Religion and Secularity: 99% of the Turkish population is Moslem. However, everyone in Turkey has freedom of religion and beliefs. The first phases in the introduction of secularism were the abolition of the Caliphate and the Ministry of Sheria and Pious Foundations on March 4th, 1924, followed by the introduction of separate educational and judicial systems, the hat reform, the closure of dervish retreats and religious sects, the acceptance of a Sunday weekend holiday rather than the Moslem Friday and finally the adoption of the principle of secularism in the constitution on 1937. In secular Turkey, all religious affairs are carried out by a central government organisation affiliated to the Prime Ministry, namely the Department of Religious Affairs.
02.03.2015 | 06:57:11
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Turkey presents mountains lovers with an incredible variety of interesting climbing opportunities that are sure to satisfy the most demanding hikers, climbers, and winter sports fans. In Turkey, mountains come in all sizes, geo-morphological and tectonic structures and boast abundant wildlife and forests teeming with diverse flora and fauna. Every year thousands of tourists from all over the world come to Turkey for winter sports (especially skiing), mountains climbing and hiking.
Mt. Agri (HOLY ARARAT): Turkey's highest mountain, Ararat, has a legendary status due to its geologic location and the fact that it is believed to have been the final resting place of Noah’s Ark. This peak, mentioned in the Bible, has several names in different languages, the main ones being Ararat, Kuh - i Nuh and Cebel ul Haristir. Prof. Frederick Von Parat successfully reached its summit, which Marco Polo said no-one would ever climb, on 9 October 1829. The former president of the Mountaineering Federation, Dr. Bozkurt Ergor on 21 February 1970 made the second ascent. Thousands of visitors came in 1980, and ten years later climbing was banded but this was lifted in 1998 when the Mountaineering Federation gave permission to a group of climbers.
Height: 5165 m. Location: Eastern Anatolia, near the border with Iran and Georgia, between the Aras and Murat Rivers. Best Time for Climbing: July to September. Winter climbing is very difficult but extremely rewarding.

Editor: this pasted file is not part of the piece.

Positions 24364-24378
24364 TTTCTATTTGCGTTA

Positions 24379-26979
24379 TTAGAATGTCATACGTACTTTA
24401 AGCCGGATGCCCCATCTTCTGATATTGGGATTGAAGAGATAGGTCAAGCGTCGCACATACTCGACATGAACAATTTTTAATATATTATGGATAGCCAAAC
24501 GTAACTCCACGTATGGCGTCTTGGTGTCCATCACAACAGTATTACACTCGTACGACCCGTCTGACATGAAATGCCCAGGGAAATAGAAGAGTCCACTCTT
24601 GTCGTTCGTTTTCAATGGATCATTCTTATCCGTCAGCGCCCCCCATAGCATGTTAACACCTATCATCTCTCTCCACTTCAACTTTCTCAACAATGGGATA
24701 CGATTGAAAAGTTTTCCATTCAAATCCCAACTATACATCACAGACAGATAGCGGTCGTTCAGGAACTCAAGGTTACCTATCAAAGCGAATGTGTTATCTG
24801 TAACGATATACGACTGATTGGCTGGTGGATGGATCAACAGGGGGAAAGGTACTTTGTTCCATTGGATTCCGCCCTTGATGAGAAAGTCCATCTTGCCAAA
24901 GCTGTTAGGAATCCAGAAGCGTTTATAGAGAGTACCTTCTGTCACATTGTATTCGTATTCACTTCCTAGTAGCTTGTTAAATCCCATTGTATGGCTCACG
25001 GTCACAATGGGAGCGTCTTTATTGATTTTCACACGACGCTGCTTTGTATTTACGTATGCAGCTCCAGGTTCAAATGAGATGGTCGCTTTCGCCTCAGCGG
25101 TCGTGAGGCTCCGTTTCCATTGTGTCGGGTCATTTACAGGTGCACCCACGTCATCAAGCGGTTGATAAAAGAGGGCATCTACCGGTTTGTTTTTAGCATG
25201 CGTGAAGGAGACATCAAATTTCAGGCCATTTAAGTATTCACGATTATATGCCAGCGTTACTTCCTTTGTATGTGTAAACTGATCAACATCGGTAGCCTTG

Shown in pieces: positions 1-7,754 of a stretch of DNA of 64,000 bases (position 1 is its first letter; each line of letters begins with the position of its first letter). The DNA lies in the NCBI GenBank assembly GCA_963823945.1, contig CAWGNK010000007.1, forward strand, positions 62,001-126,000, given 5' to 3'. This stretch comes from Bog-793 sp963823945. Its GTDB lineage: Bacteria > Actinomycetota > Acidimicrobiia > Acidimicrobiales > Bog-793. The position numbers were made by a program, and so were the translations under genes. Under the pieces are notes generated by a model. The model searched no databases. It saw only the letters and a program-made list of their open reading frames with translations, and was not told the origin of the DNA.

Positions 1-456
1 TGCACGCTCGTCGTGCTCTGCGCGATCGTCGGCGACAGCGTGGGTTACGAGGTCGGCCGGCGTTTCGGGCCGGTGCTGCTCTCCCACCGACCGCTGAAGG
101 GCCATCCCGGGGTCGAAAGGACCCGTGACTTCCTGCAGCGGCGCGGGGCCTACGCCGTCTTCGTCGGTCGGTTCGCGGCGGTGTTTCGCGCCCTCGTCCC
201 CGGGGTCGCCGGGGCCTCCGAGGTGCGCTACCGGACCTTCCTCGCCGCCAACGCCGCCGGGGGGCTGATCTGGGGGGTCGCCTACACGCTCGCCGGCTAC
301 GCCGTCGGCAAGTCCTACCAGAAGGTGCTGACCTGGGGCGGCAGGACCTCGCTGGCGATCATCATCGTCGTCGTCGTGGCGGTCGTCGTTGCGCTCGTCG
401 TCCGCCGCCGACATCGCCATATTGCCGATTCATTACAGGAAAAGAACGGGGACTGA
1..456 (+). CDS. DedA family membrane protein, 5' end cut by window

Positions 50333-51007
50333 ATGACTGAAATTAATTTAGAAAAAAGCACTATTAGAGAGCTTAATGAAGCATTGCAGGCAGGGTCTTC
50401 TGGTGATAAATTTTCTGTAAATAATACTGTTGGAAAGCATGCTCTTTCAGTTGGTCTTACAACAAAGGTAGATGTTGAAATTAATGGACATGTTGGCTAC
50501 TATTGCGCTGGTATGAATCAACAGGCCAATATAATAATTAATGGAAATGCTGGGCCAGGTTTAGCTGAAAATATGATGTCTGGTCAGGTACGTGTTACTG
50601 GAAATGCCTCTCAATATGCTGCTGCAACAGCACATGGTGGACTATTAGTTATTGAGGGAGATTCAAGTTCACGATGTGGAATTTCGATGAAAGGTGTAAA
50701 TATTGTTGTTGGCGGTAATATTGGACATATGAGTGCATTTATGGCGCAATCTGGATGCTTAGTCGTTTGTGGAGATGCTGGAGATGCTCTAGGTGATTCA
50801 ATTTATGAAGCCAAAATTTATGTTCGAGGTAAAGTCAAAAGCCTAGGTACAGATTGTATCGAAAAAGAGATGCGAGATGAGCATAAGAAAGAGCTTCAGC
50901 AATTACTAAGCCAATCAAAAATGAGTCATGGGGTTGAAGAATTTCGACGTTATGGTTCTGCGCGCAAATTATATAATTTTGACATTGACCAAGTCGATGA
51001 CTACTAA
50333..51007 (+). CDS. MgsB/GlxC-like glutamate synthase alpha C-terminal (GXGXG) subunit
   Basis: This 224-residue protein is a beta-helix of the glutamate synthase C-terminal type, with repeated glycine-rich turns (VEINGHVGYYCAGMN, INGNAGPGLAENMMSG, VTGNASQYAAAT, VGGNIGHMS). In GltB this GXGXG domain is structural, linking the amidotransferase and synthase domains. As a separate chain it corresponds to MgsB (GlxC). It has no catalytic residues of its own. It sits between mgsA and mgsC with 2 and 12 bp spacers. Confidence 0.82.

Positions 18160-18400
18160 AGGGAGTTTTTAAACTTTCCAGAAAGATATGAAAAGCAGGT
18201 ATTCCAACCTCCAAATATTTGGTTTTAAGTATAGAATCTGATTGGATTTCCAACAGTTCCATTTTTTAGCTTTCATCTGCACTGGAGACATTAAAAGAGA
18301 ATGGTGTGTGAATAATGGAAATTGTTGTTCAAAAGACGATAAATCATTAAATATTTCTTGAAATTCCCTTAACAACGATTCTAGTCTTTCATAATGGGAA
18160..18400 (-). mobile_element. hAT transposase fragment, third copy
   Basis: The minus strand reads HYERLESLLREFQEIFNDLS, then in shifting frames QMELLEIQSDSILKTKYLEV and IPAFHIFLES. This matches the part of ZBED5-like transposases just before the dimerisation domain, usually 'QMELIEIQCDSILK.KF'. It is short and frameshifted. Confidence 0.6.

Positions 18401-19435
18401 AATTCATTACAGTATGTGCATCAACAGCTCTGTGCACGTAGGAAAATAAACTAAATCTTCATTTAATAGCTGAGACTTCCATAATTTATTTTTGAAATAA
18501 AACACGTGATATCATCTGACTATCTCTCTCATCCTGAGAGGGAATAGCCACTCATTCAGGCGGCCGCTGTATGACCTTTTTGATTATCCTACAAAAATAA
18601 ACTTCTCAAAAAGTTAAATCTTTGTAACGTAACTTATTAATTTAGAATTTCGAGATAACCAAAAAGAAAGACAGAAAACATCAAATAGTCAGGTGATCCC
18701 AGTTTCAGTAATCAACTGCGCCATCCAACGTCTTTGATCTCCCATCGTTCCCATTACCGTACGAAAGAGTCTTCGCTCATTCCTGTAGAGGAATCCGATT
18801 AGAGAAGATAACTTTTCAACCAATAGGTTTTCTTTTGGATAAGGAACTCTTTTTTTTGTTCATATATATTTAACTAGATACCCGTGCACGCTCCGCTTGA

Characteristics: Mount Ararat (5165m) is the highest peak in Turkey and Europe. It is a volcanic mountain made up of basalt, which changes to andesite lava around 4000 m. At the summit there is a glacier, and on the eastern slope is the Serdarbulak ridge, with Kucuk (Little) Ararat at 3896m. The height of Mount Ararat, along with its glaciers, geological formations, people, and mountain meadows covered snow has an alluring, almost magical appearance.
Transportation and Accommodations: The Trabzon-Erzurum-Tehran International Highway winds around the foothills of Mt. Ararat and leads to Iran. There are regular air, rail and bus connections between Ankara and Erzurum. Dogubeyazit is the closest city to the mountain, easily accessible from Mt. Ararat and Erzurum. There are a number of restaurants and lodging places in the city and the surrounding area.
Climbing Equipments: Crampons, rope (11mm), an ice pick and safety gear such as an ice-auger and climbing tape. Summer Ascents: Sleeping bags made for temperatures of -5, -10 ºC, anorak, wind jacket, other camping gear and important supplies. In order to climb Mount Ararat and/or Little Ararat, permission is required and it is mandatory that climbers begin their journey from the following points. - Ascents of Mt. Ararat can only be attempted on the portion of the face that is within the district boundaries Dogubeyazit, and must follow the Dogubeyazit - Topcatan village - Eli Ciftligi route. - Ascents up Little Ararat may only be made along the northwest face. The easiest route in terms of communication and accessibility, and the most commonly followed one, is the southern route. - Climbers staying at Dogubeyazit can make their final preparations for climbing here and continue by car to the village of Eli. After getting water here, the first campsite, which is at 2800 m, takes 7-8 hours to reach. On the second day, after a 4-6 hour climb, one can expect to reach the next campsite at around 4200 m. It is obligatory for climbers to be equipped with crampons, rope and ice-picks. It takes about 8-10 hours to reach the peak and to return to the first campsite at 2800 m.
Dear Mr. Sen: Our family greatly enjoyed our vacation in Turkey, including the tour of Western Turkey arranged by Ezop Travel.
The guide you provided, Timur, was well-informed, friendly and a good travel companion.
We appreciated that he was flexible as well, for example when we decided we'd seen enough Roman and
Greek ruins and asked to substitute an afternoon on the beach for the ruins at Troy.
David Adelstein (USA)